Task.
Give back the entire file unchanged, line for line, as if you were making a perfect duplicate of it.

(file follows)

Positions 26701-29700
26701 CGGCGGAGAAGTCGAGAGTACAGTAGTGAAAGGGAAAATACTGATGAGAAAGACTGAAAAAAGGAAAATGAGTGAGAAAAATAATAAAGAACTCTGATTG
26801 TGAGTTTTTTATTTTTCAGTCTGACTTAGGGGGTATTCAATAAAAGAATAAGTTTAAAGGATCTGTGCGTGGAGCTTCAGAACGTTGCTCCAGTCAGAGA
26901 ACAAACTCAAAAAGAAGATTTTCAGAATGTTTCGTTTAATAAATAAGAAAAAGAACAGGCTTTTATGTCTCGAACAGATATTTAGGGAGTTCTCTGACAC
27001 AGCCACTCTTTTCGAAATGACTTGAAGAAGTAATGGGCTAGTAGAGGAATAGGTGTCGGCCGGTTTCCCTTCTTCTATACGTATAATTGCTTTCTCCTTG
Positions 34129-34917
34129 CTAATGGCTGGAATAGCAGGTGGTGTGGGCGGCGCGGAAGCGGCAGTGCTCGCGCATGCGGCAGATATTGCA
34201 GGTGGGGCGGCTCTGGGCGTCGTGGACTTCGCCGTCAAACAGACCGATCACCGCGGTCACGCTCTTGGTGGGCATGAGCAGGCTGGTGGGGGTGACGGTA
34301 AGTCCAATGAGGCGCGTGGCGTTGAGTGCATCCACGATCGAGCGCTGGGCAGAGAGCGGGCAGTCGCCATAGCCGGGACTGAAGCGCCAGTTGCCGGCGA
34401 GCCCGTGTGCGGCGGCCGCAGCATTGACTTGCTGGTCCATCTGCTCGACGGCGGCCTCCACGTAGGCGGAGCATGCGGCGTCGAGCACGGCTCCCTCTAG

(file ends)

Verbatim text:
Positions 26701-29700
26701 CGGCGGAGAAGTCGAGAGTACAGTAGTGAAAGGGAAAATACTGATGAGAAAGACTGAAAAAAGGAAAATGAGTGAGAAAAATAATAAAGAACTCTGATTG
26801 TGAGTTTTTTATTTTTCAGTCTGACTTAGGGGGTATTCAATAAAAGAATAAGTTTAAAGGATCTGTGCGTGGAGCTTCAGAACGTTGCTCCAGTCAGAGA
26901 ACAAACTCAAAAAGAAGATTTTCAGAATGTTTCGTTTAATAAATAAGAAAAAGAACAGGCTTTTATGTCTCGAACAGATATTTAGGGAGTTCTCTGACAC
27001 AGCCACTCTTTTCGAAATGACTTGAAGAAGTAATGGGCTAGTAGAGGAATAGGTGTCGGCCGGTTTCCCTTCTTCTATACGTATAATTGCTTTCTCCTTG
Positions 34129-34917
34129 CTAATGGCTGGAATAGCAGGTGGTGTGGGCGGCGCGGAAGCGGCAGTGCTCGCGCATGCGGCAGATATTGCA
34201 GGTGGGGCGGCTCTGGGCGTCGTGGACTTCGCCGTCAAACAGACCGATCACCGCGGTCACGCTCTTGGTGGGCATGAGCAGGCTGGTGGGGGTGACGGTA
34301 AGTCCAATGAGGCGCGTGGCGTTGAGTGCATCCACGATCGAGCGCTGGGCAGAGAGCGGGCAGTCGCCATAGCCGGGACTGAAGCGCCAGTTGCCGGCGA
34401 GCCCGTGTGCGGCGGCCGCAGCATTGACTTGCTGGTCCATCTGCTCGACGGCGGCCTCCACGTAGGCGGAGCATGCGGCGTCGAGCACGGCTCCCTCTAG